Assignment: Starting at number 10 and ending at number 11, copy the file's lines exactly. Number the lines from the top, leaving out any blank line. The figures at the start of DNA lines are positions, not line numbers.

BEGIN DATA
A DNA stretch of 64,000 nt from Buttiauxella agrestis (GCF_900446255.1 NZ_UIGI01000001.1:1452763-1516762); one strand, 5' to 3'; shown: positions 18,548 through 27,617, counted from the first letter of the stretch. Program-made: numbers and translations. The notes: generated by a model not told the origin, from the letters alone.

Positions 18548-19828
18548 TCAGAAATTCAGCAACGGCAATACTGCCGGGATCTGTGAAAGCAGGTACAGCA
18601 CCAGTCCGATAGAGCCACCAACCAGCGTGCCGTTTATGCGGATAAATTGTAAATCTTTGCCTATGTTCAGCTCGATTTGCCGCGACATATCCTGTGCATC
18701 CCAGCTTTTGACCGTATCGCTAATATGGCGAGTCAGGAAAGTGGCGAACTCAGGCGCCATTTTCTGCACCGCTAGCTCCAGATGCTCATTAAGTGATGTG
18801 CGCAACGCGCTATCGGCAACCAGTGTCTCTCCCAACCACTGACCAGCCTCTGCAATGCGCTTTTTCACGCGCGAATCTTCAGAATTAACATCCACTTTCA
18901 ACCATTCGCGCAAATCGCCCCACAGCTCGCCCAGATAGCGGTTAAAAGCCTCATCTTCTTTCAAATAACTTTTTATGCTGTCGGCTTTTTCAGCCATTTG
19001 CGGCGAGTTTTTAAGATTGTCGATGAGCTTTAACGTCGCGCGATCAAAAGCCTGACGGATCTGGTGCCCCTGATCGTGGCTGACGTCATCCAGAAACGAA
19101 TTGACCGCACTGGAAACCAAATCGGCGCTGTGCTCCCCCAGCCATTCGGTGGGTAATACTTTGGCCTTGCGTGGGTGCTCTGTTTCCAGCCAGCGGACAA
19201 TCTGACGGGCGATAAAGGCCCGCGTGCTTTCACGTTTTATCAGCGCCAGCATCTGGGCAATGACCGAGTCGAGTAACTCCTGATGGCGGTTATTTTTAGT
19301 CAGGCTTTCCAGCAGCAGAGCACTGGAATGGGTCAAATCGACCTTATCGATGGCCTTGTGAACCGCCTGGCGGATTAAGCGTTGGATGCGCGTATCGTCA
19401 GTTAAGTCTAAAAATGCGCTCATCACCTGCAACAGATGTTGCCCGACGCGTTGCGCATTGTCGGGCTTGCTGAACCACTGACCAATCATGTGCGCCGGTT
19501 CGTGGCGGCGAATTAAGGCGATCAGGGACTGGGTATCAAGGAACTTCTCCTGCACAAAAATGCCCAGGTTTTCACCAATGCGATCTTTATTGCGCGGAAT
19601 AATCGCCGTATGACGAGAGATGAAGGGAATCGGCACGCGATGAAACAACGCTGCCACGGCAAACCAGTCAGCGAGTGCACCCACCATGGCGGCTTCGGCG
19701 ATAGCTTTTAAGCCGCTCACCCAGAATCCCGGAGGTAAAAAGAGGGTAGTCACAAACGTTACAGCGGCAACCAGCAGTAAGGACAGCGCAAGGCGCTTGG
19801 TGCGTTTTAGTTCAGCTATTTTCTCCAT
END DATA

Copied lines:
19201 TCTGACGGGCGATAAAGGCCCGCGTGCTTTCACGTTTTATCAGCGCCAGCATCTGGGCAATGACCGAGTCGAGTAACTCCTGATGGCGGTTATTTTTAGT
19301 CAGGCTTTCCAGCAGCAGAGCACTGGAATGGGTCAAATCGACCTTATCGATGGCCTTGTGAACCGCCTGGCGGATTAAGCGTTGGATGCGCGTATCGTCA